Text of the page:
Dyed and Gone to Heaven – An Online Magazine and Needlework Resource  

This month in celebration of the Holidays...

A"Star of David" Six Pointed Star


1 sheet of 10 count plastic or vinyl canvas. The piece of canvas should be at least 6" x 6". 1 skein each of the following colors of Rachel: B4, White (optional) B6, Black B3, Red B5, Blue B9, Green B17, Orange B24, Purple B8, Yellow
#20 tapestry needle

ABOUT COLOR WHEELS When a beam of light is directed through a prism, the wavelengths separate and a spectrum of pure colors becomes visible. These are the same colors we see when we look at a rainbow. Sir Isaac Newton was the first person to put these colors into the form of a circle, or color wheel. His color wheel had seven colors, but nowadays the basic color wheel we most often see has three primary colors (colors which can't be created from other colors) and three secondary colors (colors which are created by mixing two primary colors). The primary colors are red, blue and yellow. The secondary colors are orange, purple and green.Color wheels are represented in many ways, but most often as a circle or a series of overlapping triangles. We'll be using triangles and we'll need six points -- one for each color in our color wheel.ABOUT DRAWING A SIX-POINTED STARA six-pointed star is basically two overlapping triangles and there are many ways of drawing and arranging them. We've already drawn and charted a star, but if you want to try doing your own, here's how.Method 1. To get our design, we started with a square which we divided into 16 equal parts. (See the diagram below). We then connected points 1 - 2, 2 - 3 and 3 - 1 to get the first triangle. To get the second triangle connect points A - B, B - C and C - A. The result is a six-pointed star which will be exactly the same height and width. The problem with this star is that to our eyes it looks like it is wider than it is tall. The advantage of this star is that it can be divided into smaller triangles with each side exactly the same. This makes it much easier to do our embroidery.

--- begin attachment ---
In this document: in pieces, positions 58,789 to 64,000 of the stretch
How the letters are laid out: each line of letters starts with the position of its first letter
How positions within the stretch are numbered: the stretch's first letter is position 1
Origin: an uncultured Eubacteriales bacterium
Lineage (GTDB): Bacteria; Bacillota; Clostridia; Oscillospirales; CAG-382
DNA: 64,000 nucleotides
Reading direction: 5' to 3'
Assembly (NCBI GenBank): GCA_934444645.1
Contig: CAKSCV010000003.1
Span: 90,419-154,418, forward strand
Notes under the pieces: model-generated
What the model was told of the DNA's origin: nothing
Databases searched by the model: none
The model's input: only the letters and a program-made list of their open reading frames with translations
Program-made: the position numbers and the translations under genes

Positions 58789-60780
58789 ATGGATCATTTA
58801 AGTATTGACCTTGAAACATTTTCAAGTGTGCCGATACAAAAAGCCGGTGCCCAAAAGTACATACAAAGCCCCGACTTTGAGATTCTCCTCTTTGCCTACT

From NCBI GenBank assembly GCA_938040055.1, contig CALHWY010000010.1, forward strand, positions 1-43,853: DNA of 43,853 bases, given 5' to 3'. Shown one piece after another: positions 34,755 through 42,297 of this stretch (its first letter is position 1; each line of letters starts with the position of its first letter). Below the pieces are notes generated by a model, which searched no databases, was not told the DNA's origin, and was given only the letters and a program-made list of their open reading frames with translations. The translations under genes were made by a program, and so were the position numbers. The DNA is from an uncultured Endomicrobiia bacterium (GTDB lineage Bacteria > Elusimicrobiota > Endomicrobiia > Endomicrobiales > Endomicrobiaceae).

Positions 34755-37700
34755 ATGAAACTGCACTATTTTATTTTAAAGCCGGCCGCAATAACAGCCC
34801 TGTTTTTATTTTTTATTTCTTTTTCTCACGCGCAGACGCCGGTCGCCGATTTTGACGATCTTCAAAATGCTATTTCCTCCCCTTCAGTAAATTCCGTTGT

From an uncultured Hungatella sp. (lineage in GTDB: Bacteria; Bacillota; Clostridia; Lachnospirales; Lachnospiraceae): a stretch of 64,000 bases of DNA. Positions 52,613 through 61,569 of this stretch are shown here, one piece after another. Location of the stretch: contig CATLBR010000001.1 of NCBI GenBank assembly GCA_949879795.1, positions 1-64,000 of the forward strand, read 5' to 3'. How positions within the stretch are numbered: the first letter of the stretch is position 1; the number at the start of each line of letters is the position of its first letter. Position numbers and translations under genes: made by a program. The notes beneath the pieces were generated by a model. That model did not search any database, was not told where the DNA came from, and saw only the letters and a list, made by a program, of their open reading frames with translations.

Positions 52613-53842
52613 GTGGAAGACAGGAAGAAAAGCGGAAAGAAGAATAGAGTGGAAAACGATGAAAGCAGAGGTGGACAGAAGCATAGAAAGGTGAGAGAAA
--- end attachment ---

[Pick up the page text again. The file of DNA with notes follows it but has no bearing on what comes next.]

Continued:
Method 2. You can also draw a six-pointed star by beginning with a circle. If you have studied geometry in school, you already know how to divide a circle into six sections using a compass. (See diagram below). The advantage of this star is that it looks like it is the same width and height. In reality, it is taller than it is wide. For counted thread embroidery, it is more difficult to work with because the larger triangles do not easily divide into equal sized smaller triangles.